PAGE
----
Meanwhile, face jugs performed fiercely. Another stoneware face jug soared from its presale expectations. Estimated $10/20,000, a rare Miles Mill, Edgefield, S.C., example surged to a final price of $33,040. Made circa 1875, the tapered jug with sloped shoulder was decorated with a hand modeled and applied clay face. Its eyes and lips and teeth were buff colored and thus stood out from the dark olive-brown alkaline glaze. Catalog notes point out that, unlike most surviving Edgefield face jugs that exhibit two rows of gritted teeth, the artist here has created only one row, resulting in a less fearsome expression.
That may have been reserved for the very next lot, also a Miles Mill face jug, circa 1875, a cylindrical jug, wide and squat, whose open mouth bristled with applied teeth formed with a pointed stylus. With pinched nose and asymmetrical face and fetching an above-high-estimate $18,880, the jug was considered important because of this asymmetry, one eye placed below the other. Crocker Farm stated that while this treatment can be found among the work of Twentieth Century face jug masters like Lanier Meaders and Burlon Craig, it is rare to see it applied in the Nineteenth Century Edgefield tradition. The catalog notes that a related example with typical eyes resides in the collection of the New-York Historical Society, acquired in 1937 from the noted folk art collector and avant-garde sculptor Elie Nadelman (1882-1946).
The remainder of the auction’s top highlights fell into the traditional zone of New York state, Pennsylvania and Maryland pieces that are hallmarks of the firm. Fetching $31,860 from a Virginia collector – way above its $5/7,000 estimate – was an extremely rare C. Crolius / Manhattan, Wells / New-York jar with impressed eagle and floral motifs. Clarkson Crolius Sr produced this early Nineteenth Century 2-gallon ovoid stoneware jar with footed base and open loop handles. Under each handle of the 12-inch-high jar was an impressed and cobalt-highlighted design of a spread-winged eagle standing on a mound. Impressed on the front with the cobalt-highlighted maker’s mark was “C. Crolius,” and on the reverse with the remainder of the mark, “Manhattan-Wells / New-York.” Decorated below these stamps on the front and reverse was an impressed design of a flower blossom surrounded by incised leaves, all highlighted in cobalt slip. Crocker Farm said it has only seen two other Crolius examples with this eagle motif. Thematically, the eagle designs reveal a growing sense of nationalism for the young American nation and boldly profess America’s independence as a stoneware producer.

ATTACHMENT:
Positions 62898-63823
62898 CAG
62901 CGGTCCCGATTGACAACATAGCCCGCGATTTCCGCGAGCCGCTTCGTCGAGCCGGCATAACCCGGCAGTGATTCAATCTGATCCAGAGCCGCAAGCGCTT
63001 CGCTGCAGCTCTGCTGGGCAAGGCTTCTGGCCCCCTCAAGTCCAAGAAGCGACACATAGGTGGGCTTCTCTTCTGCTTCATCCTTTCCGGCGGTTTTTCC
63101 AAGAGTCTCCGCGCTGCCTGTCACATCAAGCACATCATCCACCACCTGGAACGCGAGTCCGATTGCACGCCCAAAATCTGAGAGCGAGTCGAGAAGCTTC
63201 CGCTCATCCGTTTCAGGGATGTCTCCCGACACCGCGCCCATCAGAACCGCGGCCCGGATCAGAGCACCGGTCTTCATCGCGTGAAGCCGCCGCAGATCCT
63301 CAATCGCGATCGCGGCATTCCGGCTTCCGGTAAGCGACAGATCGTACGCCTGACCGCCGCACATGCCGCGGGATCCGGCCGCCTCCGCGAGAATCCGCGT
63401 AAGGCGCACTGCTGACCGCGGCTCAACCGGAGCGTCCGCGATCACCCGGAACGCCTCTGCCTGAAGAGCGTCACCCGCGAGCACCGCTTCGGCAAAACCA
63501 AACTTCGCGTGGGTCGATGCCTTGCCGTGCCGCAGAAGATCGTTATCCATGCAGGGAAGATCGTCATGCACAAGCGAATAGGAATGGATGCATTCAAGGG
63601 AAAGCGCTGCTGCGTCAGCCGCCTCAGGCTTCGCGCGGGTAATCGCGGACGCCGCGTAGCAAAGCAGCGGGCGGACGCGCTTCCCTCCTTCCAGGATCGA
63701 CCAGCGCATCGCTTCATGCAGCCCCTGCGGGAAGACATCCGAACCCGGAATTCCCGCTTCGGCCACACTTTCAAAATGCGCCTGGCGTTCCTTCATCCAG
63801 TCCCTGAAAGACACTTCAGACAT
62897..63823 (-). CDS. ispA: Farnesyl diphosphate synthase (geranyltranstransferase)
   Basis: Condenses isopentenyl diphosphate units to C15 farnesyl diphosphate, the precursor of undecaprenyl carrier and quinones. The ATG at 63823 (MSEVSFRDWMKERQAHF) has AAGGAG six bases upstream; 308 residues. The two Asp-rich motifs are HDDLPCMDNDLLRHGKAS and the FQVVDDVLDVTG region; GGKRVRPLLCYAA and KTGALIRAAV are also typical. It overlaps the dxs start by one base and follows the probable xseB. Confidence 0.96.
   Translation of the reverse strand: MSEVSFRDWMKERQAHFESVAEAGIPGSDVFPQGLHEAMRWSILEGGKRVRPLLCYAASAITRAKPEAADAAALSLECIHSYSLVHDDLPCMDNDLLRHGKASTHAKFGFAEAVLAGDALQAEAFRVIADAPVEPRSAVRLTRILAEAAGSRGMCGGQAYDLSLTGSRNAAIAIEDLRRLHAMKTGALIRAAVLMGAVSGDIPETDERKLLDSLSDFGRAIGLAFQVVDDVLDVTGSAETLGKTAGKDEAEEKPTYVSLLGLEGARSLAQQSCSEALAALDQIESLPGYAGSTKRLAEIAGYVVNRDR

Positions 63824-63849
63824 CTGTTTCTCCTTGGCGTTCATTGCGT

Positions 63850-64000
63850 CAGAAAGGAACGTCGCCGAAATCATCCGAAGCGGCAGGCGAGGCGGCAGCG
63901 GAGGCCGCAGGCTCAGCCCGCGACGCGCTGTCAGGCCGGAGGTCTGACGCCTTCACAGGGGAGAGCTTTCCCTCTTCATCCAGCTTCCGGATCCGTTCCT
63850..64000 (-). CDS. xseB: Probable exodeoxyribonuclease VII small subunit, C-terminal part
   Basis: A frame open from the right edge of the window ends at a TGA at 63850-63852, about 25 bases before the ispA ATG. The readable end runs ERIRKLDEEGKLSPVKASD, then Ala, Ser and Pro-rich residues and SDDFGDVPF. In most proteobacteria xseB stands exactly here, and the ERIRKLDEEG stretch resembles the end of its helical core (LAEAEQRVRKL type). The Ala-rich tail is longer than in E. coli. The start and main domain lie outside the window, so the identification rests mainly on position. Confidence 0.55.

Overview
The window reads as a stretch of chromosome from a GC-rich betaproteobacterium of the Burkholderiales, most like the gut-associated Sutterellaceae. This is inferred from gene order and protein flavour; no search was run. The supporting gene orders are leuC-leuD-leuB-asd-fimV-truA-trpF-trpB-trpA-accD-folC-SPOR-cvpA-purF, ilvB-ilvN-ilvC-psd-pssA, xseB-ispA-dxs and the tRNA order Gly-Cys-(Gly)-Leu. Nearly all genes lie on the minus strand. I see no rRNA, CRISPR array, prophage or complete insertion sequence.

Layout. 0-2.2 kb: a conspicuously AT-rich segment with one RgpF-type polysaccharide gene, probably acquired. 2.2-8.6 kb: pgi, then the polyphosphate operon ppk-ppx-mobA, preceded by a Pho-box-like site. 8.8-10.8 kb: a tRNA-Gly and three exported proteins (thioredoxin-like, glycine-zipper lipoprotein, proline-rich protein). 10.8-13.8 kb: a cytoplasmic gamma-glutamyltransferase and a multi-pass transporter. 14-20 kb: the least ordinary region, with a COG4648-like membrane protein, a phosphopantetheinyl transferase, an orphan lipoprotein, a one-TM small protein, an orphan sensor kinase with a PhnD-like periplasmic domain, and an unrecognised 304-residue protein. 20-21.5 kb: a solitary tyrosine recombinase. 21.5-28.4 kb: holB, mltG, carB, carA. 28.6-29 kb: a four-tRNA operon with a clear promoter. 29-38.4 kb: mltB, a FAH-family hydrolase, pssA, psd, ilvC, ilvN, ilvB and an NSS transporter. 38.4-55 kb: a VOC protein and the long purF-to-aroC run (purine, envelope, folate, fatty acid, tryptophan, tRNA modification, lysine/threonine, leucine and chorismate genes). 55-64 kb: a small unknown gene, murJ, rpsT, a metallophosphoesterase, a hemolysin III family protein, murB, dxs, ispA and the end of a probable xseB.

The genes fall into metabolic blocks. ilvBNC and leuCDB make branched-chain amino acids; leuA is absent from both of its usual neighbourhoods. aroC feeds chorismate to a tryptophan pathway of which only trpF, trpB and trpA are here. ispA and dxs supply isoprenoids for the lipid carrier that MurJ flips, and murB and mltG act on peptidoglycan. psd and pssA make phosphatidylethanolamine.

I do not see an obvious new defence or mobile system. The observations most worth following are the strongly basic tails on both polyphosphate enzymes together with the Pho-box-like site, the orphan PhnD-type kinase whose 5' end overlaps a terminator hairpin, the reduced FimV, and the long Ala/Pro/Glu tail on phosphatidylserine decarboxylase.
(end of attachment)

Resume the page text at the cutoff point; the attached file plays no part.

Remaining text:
Early in the sale, a possibly unique 5-gallon stoneware pitcher of Baltimore, Md., origin also brought $31,860. Lavishly slip-trailed with cobalt decoration and possibly by Henry Remmey Sr, circa 1820, the monumental, ovoid-bodied pitcher with footed base featured a narrow collar accented with tooled lines and a heavily ribbed handle. The vine design decoration was punctuated with graduated leaves and clusters of grapes or berries, meeting at the lower handle terminal on the reverse. Stately at 18 inches high, it is one of the largest American stoneware pitchers known, only outsized by a few iconic works, such as the Harrington & Burger hound-handled eagle pitcher in the Adam Weitsman collection at the New York State Museum in Albany, N.Y. It is surmised that the 5-gallon example may have served as a display piece in a shop window.